I think K1TTT just needs to ground all the shields at the active electronics
component and make the common ground point for the equipment the power line
safety ground at the outlet strip where power is distributed.
I do that here by using a power strip with CATV fittings that are sold as
"surge protectors" and have the CATV fittings bonded internally to the
I add .01uF VDE/UL/CSA 250VAC line-bypass type capacitors from each power
line terminal to the safety ground inside the outlet strip. Everything
connects to this common ground point.
This technique alone is many times more effective than anything else you can
do, because ALL RF currents can loop across without going into sensitive
devices. It also prevents or greatly reduces noise egress.
I think his choice of a shielded cable is excellent, although it may not be
Even with a drain wire inside, I've found every foil covered cable I have
tested to be a very good RF shield at medium to VHF frequencies. There can
be some shield overlay problems that hurt UHF performance, but I've never
seen a foil overlay problem at VHF or lower.
Skin effect pretty much keeps all common mode currents on the outside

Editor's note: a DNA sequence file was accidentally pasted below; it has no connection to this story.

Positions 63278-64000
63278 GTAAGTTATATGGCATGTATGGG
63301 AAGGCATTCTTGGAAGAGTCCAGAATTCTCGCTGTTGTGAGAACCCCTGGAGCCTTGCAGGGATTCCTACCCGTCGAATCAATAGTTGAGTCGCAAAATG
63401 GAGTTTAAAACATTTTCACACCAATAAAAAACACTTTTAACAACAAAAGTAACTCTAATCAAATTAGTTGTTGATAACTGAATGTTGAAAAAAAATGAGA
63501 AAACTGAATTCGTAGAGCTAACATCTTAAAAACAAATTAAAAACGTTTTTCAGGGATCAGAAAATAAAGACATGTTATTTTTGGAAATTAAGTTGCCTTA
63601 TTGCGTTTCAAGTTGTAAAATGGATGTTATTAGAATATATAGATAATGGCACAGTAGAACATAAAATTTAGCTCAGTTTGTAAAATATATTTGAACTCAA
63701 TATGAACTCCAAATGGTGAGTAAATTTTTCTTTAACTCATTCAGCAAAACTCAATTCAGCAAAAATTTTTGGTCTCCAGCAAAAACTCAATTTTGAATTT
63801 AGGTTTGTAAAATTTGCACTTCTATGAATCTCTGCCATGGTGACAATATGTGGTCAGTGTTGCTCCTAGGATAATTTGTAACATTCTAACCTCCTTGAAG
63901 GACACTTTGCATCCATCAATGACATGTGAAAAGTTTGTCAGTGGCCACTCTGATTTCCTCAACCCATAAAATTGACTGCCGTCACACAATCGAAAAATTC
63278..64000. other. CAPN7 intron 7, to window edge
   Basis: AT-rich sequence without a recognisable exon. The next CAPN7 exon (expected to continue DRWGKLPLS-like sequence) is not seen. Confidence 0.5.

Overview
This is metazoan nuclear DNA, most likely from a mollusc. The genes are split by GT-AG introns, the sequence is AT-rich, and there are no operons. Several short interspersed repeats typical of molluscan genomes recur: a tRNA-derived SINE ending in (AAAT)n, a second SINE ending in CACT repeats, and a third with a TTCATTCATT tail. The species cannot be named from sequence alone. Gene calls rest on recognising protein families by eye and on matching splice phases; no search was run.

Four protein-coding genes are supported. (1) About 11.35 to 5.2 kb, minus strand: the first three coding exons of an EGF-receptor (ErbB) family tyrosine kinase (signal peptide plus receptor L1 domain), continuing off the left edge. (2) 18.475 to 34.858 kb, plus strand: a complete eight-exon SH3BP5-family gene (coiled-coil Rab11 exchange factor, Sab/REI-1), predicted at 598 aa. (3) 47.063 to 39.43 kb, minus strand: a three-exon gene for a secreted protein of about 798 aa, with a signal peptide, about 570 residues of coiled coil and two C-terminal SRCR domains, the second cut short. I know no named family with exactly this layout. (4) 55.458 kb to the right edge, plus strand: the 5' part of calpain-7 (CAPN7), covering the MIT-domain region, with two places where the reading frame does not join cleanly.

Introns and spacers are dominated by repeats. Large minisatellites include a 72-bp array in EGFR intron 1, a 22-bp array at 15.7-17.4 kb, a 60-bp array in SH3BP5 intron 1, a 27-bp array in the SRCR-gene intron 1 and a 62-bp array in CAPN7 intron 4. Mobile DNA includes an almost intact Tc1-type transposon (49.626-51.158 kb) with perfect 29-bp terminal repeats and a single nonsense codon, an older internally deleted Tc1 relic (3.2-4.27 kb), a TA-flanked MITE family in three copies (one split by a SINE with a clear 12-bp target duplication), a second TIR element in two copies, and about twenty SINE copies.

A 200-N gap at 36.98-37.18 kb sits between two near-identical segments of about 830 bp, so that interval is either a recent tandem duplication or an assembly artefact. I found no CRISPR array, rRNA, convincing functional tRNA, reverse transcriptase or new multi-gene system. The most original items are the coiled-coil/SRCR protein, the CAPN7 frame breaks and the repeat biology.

surface of the foil. The wires inside never enter the equation. It is only
at low frequencies (where the foil is not several skin depths thick) where
current on the drain wire might become an issue.
At *very* high frequencies (where the inductance of the shield wrap and
stray C from not having a solid bond between foil overlays) can cause a
resonant effect that makes the shield ineffective.
I can't imagine any type of foil shield being bad or useless at HF, drain
wire inside or not.
> And even if that receiver had a 2-prong plug, the path from the
> receiver to earth is likely to be some significant fraction of a
> wavelength away from earth. If it happens to be some odd multiple of a
> quarter wave at some frequency, it will look pretty much like an open
> circuit at that frequency.
Only in a lossless system with a zero-ohm end termination. Once the wire or
ground has loss, or if it has multiple paths, the impedance can be far from
what we imagine and a length change often won't make a huge difference.
All that aside, what do we care anyway? As Jim points out it is only the
shield's bond to the system ground that is important.
> The principal reason for that 3-prong plug is to provide a safety
> ground for the equipment, both to prevent a shock hazard, and to
> provide a return path so that current faults to blow a fuse.
It certainly is a safety ground only! It has nothing predictable or special
to do with RF grounding.
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